In the battle between Ukraine and Russian separatists, shady private armies take the field

Ukraine’s voluntary militia called the Azov Battalion holds artillery training in east Ukraine, west of the port city of Mariupol on the Azov Sea, March 19, 2015. REUTERS/Marko Djurica

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While the ceasefire agreement between the Ukrainian government and separatist rebels in the eastern part of the country seems largely to be holding, a recent showdown in Kiev between a Ukrainian oligarch and the government revealed one of the country’s ongoing challenges: private military battalions that do not always operate under the central government’s control.

In March, members of the private army backed by tycoon Ihor Kolomoisky showed up at the headquarters of the state-owned oil company, UkrTransNafta. The standoff occurred after Kiev fired the company’s chief executive officer — an ally of Kolomoisky’s. Kolomoisky said that he was trying to protect the company from an illegal takeover.

More than 30 of these private battalions, comprised mostly of volunteer soldiers, exist throughout Ukraine. Although all have been brought under the authority of the military or the National Guard, the post-Maidan government is still struggling to control them.

Ukraine’s military is so weak that after the Russian Federation seized Crimea, Russian-sponsored separatists were able to take over large swathes of eastern Ukraine. Private battalions, funded partially by Ukrainian oligarchs, stepped into this vacuum and played a key role in stopping the separatists’ advance.

Ukraine’s voluntary militia called the Azov Battalion holds artillery training March 19, 2015. REUTERS/Marko Djurica

By supplying weapons to the battalions and in some cases paying recruits, Ukraine’s richest men are defending their country — and also protecting their own economic interests. Many of the oligarchs amassed great wealth by using their political connections to purchase government assets at knockdown prices, siphon off profits from state-owned companies and bribe Ukrainian officials to win state contracts.

When the Maidan protesters overthrew former President Viktor Yanukovich, they demanded that the new government clamp down on the oligarchs’ abuse of power. Instead, many became even more powerful: Kiev handed Kolomoisky and mining tycoon Serhiy Taruta governor posts in important eastern regions of Ukraine, for example.

Many of these paramilitary groups are accused of abusing the citizens they are charged with protecting. Amnesty International has reported that the Aidar battalion — also partially funded by Kolomoisky — committed war crimes, including illegal abductions, unlawful detention, robbery, extortion and even possible executions.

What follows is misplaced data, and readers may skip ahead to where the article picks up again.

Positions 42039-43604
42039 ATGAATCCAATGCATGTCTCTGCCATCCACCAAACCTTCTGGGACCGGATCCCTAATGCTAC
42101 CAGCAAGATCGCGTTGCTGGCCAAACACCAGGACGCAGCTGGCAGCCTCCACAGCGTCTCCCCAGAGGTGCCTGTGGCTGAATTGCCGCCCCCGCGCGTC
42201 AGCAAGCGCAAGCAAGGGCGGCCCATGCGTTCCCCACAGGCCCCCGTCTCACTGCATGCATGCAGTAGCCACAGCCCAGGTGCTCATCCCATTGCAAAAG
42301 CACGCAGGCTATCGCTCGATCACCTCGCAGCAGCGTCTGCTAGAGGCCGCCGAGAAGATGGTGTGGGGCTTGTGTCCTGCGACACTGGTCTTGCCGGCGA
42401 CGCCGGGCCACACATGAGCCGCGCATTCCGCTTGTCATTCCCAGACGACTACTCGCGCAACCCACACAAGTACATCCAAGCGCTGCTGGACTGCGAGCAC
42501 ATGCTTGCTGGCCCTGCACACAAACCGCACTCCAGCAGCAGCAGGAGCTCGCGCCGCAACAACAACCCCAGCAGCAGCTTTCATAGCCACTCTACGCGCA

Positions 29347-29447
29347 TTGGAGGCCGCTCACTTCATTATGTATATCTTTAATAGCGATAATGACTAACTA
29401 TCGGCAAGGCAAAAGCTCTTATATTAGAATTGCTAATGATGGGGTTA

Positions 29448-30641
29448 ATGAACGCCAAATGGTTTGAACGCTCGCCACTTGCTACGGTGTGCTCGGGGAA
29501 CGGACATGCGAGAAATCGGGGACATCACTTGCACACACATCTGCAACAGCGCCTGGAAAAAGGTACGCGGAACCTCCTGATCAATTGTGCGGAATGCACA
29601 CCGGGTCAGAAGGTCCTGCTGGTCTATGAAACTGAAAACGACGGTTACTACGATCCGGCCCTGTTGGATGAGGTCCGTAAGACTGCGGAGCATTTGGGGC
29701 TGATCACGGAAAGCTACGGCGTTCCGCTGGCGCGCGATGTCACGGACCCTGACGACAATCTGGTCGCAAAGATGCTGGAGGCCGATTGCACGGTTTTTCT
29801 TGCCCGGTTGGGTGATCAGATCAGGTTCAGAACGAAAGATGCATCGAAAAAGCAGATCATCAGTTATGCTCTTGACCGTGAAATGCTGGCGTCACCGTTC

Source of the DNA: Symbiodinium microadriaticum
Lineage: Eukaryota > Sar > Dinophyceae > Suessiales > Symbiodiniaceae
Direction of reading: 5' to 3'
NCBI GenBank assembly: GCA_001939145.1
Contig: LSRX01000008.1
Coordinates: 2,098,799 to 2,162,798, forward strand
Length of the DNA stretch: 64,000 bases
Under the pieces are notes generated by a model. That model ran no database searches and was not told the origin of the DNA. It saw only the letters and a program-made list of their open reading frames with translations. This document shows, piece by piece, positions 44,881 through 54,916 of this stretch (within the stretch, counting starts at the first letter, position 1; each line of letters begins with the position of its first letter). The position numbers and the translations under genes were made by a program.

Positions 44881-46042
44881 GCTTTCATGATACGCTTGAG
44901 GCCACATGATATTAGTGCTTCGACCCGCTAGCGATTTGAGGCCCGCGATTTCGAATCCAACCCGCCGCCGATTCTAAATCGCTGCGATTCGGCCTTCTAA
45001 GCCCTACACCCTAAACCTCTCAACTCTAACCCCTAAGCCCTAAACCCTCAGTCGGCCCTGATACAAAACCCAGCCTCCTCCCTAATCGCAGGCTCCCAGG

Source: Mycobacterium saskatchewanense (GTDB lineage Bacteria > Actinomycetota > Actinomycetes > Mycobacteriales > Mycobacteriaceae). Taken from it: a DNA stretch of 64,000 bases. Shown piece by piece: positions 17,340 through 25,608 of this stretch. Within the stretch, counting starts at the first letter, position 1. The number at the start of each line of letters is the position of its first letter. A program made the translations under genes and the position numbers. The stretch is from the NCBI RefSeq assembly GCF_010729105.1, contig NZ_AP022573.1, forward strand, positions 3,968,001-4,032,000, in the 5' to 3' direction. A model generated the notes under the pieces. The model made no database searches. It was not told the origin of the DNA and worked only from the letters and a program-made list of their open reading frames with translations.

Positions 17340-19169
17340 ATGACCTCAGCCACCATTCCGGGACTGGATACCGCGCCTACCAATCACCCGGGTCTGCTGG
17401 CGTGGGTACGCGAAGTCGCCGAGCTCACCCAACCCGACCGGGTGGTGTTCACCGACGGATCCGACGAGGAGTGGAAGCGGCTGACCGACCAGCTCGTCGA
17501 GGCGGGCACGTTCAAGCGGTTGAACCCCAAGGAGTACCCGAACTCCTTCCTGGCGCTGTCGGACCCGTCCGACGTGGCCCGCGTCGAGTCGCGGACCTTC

Other pro-Kiev private battalions have starved civilians as a form of warfare, preventing aid convoys from reaching separatist-controlled areas of eastern Ukraine, according to the Amnesty report.

Some of Ukraine’s private battalions have blackened the country’s international reputation with their extremist views. The Azov battalion, partially funded by Taruta and Kolomoisky, uses the Nazi Wolfsangel symbol as its logo, and many of its members openly espouse neo-Nazi, anti-Semitic views. The battalion members have spoken about “bringing the war to Kiev,” and said that Ukraine needs “a strong dictator to come to power who could shed plenty of blood but unite the nation in the process.”

Ukraine’s President Petro Poroshenko has made clear his intention to rein in Ukraine’s volunteer warriors. Days after Kolomoisky’s soldiers appeared at UkrTransNafta, he said that he would not tolerate oligarchs with “pocket armies” and then fired Kolomoisky from his perch as the governor of Dnipropetrovsk.

By bringing the private volunteers under Kiev’s full control, Ukraine will benefit in a number of ways. The volunteer battalions will receive the same training as the military, which should help them to better integrate their tactics. They’ll qualify for regular military benefits and pensions. Finally, they will be subject to military law, which allows the government to better deal with any criminal or human rights violations that they commit.

Poroshenko must contend with challenges like widespread corruption, economic collapse and the Russian-supported separatists. With rumors of a possible spring offensive planned by the separatists, he will not want to risk more confrontations like the one involving Kolomoisky. The Ukrainian government is not going to be able to govern their country if powerful private militias operate as freelancers outside of state control.

Poroshenko’s effort to rein in Ukraine’s volunteer warriors — like his fight against corruption — may be a case of two steps forward, and one step back.